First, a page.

Hammer Time!

Throughout this year, Out & About is profiling local volunteers and the programs in which they serve. The series is being developed in cooperation with the State Office of Volunteerism, and we hope it will show readers how they can improve their communities by volunteering their time and talents. For information about volunteering opportunities through the state, visit VolunteerDelaware.org.

Habitat for Humanity volunteers build 30-40 homes per year in Delaware for those in need

Dozens of Habitat for Humanity volunteers gathered on Legislative Mall in Dover last month to start building a house. And then they took it down.

The annual event—dubbed “Framing Frenzy”—was all for show, but its purpose was hardly theatrical.

Framing Frenzy serves a dual purpose, says Joceyln Tice, interim development director and grant administrator at Central Delaware Habitat for Humanity, one of three Habitat units in the state. It not only raises awareness of the need for affordable housing throughout the state, but it also highlights the contributions volunteers make to providing that housing.

“It’s an awesome organization,” says volunteer Bill Taylor, 64, a retired senior superintendent for a commercial construction business in Maryland before moving to Ocean View about two years ago to be closer to his daughter and grandchildren. “There’s nothing like the feeling you get from giving back to the community and helping people in need.”

Most weeks, Taylor spends Wednesday and Saturday working on Habitat projects for the Sussex County chapter. Sometimes he’s just cutting boards and hammering nails but he’s now putting his supervisory experience to good use as “house leader” for a home now under construction in West Rehoboth. In this role, he has to make sure all the other volunteers have something to do, and that they know how to do it.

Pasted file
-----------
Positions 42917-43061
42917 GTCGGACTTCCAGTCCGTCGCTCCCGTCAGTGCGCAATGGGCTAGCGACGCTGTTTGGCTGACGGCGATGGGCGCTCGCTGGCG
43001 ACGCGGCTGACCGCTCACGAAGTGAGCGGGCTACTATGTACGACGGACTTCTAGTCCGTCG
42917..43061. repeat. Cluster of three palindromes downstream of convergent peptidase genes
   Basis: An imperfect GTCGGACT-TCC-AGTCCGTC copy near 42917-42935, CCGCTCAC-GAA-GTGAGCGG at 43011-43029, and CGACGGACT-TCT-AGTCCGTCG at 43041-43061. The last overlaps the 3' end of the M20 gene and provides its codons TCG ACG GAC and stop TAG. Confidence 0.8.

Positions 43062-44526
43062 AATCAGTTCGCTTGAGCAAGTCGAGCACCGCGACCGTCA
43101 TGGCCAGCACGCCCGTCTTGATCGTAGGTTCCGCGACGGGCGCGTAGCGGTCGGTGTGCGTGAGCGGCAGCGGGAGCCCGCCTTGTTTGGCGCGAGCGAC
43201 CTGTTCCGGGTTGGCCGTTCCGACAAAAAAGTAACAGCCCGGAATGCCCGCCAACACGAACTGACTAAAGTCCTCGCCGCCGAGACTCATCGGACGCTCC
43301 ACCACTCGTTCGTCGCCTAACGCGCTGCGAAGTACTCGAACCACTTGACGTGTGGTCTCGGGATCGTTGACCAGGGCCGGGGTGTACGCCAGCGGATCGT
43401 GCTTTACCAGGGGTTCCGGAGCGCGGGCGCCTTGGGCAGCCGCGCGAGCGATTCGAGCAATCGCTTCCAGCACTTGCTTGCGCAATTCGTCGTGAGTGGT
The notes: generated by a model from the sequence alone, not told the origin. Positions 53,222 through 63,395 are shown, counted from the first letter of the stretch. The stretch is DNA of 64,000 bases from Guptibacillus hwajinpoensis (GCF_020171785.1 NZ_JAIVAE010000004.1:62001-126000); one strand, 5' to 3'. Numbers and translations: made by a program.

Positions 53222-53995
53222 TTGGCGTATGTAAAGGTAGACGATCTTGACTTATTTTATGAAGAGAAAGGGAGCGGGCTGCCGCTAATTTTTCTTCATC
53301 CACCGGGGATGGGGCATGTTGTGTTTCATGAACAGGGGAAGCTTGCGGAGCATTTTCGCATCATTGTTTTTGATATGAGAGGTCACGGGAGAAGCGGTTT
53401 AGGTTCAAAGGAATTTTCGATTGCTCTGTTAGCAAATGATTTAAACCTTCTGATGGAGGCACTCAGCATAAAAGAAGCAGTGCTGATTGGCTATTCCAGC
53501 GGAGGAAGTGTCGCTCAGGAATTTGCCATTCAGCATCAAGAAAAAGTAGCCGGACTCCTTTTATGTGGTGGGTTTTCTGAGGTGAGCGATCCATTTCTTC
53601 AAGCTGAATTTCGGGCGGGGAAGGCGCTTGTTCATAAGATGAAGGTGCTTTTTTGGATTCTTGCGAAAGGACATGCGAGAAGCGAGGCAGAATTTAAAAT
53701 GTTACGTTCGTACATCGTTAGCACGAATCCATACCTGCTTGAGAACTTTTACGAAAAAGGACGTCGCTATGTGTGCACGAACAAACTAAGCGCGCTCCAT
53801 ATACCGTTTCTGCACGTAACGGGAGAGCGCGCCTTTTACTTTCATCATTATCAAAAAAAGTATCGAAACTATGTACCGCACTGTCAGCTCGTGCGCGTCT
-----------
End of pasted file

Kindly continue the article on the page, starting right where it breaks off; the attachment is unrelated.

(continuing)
Statewide, Habitat builds about 30 to 40 new homes a year, 12 to 15 in both New Castle and Sussex and the rest in Kent County. In addition, Habitat volunteers and staff help needy homeowners with renovation projects. This includes building ramps to provide accessibility for handicapped residents. Volunteers also participate in community cleanups and operate ReStore shops, which sell building supplies and gently used appliances, furniture and housewares, in Prices Corner, Middletown, Dover and Lewes. 

Jimmy Carter’s Impact

Founded in 1976, Habitat now works in nearly 1,400 communities nationwide and in about 70 countries. In the 1980s, support from former President Jimmy Carter and his wife Rosalynn, who participated in numerous construction projects, helped build the organization’s reputation. Overall, Habitat has helped more than 13 million people achieve strength, stability and independence through safe, decent and affordable shelter.

Volunteers take a break from Framing Frenzy to pose for the camera. Photo Anthony Santoro

One of the next individuals to move into a Habitat-built home will be Juliette Main, a 34-year-old accounting specialist at the Delaware Technical Community College’s Terry Campus in Dover. The framing put up for show on Legislative Mall is now in Frederica, where Main’s new home is being built.

Living in a cramped apartment with four children, ages 3 to 7, the single mother found out about Habitat while attending a Downtown Dover event just before Halloween. She picked up some candy for her kids at the Habitat table, then decided to fill out an application form.

“I went through hardships I had no control over,” she says, explaining struggles that began when she was out of work after her twin sons, now 5 ½, were born three months prematurely. Two years later, her daughter was born. Then she was divorced and filed for bankruptcy.

“I was turned down by other organizations [when looking for housing]. Habitat was my last chance,” she says.

Once her application was approved in the spring, Main embraced her Habitat commitment. She’s taking the required classes on home ownership, budgeting, financial planning and related topics, and she’s building up the “sweat equity” hours required of Habitat beneficiaries by handing out information about Habitat at community events like the one where she learned about the program. And she’s also picking up a hammer on weekends too, helping with construction of new homes for others, just like they will be helping with construction of her own home. Overall, Main says she will have to put in 250 sweat equity hours.

(Sweat equity requirements are set by the boards of directors of local Habitat units and can vary by location and the complexity of the project, says Nancy Greene, Habitat programs manager in Sussex County.)

A Home in Time for Christmas